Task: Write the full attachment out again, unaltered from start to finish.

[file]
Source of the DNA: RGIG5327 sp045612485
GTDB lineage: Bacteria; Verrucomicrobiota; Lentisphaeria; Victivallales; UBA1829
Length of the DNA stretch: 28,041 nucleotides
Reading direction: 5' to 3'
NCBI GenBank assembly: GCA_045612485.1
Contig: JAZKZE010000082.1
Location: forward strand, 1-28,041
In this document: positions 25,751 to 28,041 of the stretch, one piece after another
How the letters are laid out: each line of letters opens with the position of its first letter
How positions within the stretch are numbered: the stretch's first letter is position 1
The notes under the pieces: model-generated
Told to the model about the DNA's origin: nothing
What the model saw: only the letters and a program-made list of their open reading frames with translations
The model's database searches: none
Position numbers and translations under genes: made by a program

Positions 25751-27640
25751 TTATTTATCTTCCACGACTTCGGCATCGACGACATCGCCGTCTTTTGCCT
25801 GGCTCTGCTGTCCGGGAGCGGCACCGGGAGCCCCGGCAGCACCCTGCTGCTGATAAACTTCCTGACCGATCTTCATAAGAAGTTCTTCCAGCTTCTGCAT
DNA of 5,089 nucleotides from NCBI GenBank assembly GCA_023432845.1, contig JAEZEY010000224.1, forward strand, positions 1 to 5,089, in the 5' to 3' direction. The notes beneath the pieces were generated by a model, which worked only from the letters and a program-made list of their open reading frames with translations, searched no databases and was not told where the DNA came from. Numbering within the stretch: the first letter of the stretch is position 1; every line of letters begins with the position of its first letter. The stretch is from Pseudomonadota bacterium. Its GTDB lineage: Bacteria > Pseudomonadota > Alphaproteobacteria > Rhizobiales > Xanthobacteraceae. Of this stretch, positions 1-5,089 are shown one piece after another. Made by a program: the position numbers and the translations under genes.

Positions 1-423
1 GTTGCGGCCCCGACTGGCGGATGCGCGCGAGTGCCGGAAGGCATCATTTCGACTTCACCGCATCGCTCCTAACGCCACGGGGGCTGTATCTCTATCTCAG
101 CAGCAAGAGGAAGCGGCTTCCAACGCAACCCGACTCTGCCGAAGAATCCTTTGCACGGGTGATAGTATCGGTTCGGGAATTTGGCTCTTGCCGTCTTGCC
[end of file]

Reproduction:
Source of the DNA: RGIG5327 sp045612485
GTDB lineage: Bacteria; Verrucomicrobiota; Lentisphaeria; Victivallales; UBA1829
Length of the DNA stretch: 28,041 nucleotides
Reading direction: 5' to 3'
NCBI GenBank assembly: GCA_045612485.1
Contig: JAZKZE010000082.1
Location: forward strand, 1-28,041
In this document: positions 25,751 to 28,041 of the stretch, one piece after another
How the letters are laid out: each line of letters opens with the position of its first letter
How positions within the stretch are numbered: the stretch's first letter is position 1
The notes under the pieces: model-generated
Told to the model about the DNA's origin: nothing
What the model saw: only the letters and a program-made list of their open reading frames with translations
The model's database searches: none
Position numbers and translations under genes: made by a program

Positions 25751-27640
25751 TTATTTATCTTCCACGACTTCGGCATCGACGACATCGCCGTCTTTTGCCT
25801 GGCTCTGCTGTCCGGGAGCGGCACCGGGAGCCCCGGCAGCACCCTGCTGCTGATAAACTTCCTGACCGATCTTCATAAGAAGTTCTTCCAGCTTCTGCAT
DNA of 5,089 nucleotides from NCBI GenBank assembly GCA_023432845.1, contig JAEZEY010000224.1, forward strand, positions 1 to 5,089, in the 5' to 3' direction. The notes beneath the pieces were generated by a model, which worked only from the letters and a program-made list of their open reading frames with translations, searched no databases and was not told where the DNA came from. Numbering within the stretch: the first letter of the stretch is position 1; every line of letters begins with the position of its first letter. The stretch is from Pseudomonadota bacterium. Its GTDB lineage: Bacteria > Pseudomonadota > Alphaproteobacteria > Rhizobiales > Xanthobacteraceae. Of this stretch, positions 1-5,089 are shown one piece after another. Made by a program: the position numbers and the translations under genes.

Positions 1-423
1 GTTGCGGCCCCGACTGGCGGATGCGCGCGAGTGCCGGAAGGCATCATTTCGACTTCACCGCATCGCTCCTAACGCCACGGGGGCTGTATCTCTATCTCAG
101 CAGCAAGAGGAAGCGGCTTCCAACGCAACCCGACTCTGCCGAAGAATCCTTTGCACGGGTGATAGTATCGGTTCGGGAATTTGGCTCTTGCCGTCTTGCC